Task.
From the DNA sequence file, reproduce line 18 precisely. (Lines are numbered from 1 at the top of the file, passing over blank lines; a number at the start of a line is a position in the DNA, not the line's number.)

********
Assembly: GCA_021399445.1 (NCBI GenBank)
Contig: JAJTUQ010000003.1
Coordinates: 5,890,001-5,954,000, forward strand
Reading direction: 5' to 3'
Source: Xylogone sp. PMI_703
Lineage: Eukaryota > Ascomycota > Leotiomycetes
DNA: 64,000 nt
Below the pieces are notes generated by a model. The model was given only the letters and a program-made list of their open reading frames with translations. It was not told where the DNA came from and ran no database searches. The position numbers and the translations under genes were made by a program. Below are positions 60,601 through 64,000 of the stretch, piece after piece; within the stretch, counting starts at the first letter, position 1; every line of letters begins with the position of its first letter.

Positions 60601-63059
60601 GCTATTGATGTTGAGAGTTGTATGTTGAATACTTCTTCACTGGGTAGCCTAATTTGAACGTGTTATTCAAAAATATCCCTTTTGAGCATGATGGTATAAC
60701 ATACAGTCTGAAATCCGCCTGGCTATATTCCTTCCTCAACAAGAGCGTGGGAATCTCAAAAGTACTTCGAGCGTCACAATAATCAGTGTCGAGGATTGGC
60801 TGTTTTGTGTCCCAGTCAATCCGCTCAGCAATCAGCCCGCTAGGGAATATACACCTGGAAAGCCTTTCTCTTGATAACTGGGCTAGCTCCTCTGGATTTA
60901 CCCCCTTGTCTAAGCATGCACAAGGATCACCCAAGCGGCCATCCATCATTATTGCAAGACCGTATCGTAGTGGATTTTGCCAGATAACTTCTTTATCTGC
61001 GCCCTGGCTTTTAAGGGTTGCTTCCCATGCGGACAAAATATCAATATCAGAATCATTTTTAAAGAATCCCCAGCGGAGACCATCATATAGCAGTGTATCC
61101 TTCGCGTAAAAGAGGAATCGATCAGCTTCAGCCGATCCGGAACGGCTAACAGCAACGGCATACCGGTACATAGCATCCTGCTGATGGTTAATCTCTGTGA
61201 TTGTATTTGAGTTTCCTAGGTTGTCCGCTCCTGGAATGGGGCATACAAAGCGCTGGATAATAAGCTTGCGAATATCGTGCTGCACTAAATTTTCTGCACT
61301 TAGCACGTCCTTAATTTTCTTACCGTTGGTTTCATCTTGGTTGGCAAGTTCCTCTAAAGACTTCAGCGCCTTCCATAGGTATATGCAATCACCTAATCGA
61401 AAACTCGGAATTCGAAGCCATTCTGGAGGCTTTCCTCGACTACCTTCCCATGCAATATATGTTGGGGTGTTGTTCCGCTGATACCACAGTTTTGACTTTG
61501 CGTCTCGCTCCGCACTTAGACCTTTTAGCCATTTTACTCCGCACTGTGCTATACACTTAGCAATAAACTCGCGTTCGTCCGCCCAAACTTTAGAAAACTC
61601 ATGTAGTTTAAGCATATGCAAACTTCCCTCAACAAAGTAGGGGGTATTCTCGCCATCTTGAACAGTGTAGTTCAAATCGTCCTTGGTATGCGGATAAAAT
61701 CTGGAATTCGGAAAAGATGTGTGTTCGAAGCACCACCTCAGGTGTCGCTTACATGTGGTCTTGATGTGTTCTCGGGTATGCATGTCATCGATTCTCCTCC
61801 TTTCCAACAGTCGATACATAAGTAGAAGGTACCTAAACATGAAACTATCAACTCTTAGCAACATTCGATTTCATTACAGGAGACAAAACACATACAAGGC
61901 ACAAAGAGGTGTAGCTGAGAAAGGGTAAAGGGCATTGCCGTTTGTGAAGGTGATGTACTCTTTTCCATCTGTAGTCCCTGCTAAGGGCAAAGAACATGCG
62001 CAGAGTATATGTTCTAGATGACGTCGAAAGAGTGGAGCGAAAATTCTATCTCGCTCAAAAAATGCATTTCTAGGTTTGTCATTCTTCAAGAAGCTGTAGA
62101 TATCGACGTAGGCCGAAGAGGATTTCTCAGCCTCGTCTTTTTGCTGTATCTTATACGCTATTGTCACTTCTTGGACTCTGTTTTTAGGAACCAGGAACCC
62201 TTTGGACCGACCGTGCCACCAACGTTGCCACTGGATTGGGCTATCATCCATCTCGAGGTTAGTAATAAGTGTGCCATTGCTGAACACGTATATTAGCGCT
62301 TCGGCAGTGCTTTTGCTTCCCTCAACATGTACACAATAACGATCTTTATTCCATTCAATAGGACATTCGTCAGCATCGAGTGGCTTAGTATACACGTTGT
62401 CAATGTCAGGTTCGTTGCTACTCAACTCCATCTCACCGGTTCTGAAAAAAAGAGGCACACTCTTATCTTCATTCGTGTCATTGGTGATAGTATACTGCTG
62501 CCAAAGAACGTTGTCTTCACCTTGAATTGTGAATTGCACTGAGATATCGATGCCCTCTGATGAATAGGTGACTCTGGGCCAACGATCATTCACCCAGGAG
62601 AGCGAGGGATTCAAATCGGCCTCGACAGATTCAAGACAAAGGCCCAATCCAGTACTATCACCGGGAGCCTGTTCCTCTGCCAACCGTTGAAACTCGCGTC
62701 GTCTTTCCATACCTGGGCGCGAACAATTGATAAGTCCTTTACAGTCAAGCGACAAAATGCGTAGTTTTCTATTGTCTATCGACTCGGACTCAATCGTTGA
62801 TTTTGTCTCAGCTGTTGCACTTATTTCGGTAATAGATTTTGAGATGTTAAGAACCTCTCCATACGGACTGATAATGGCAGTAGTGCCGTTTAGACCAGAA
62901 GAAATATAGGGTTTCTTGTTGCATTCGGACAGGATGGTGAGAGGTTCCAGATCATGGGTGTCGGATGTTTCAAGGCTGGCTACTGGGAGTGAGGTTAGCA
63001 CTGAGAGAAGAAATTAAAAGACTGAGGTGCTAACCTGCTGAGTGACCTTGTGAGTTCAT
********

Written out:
61401 AAACTCGGAATTCGAAGCCATTCTGGAGGCTTTCCTCGACTACCTTCCCATGCAATATATGTTGGGGTGTTGTTCCGCTGATACCACAGTTTTGACTTTG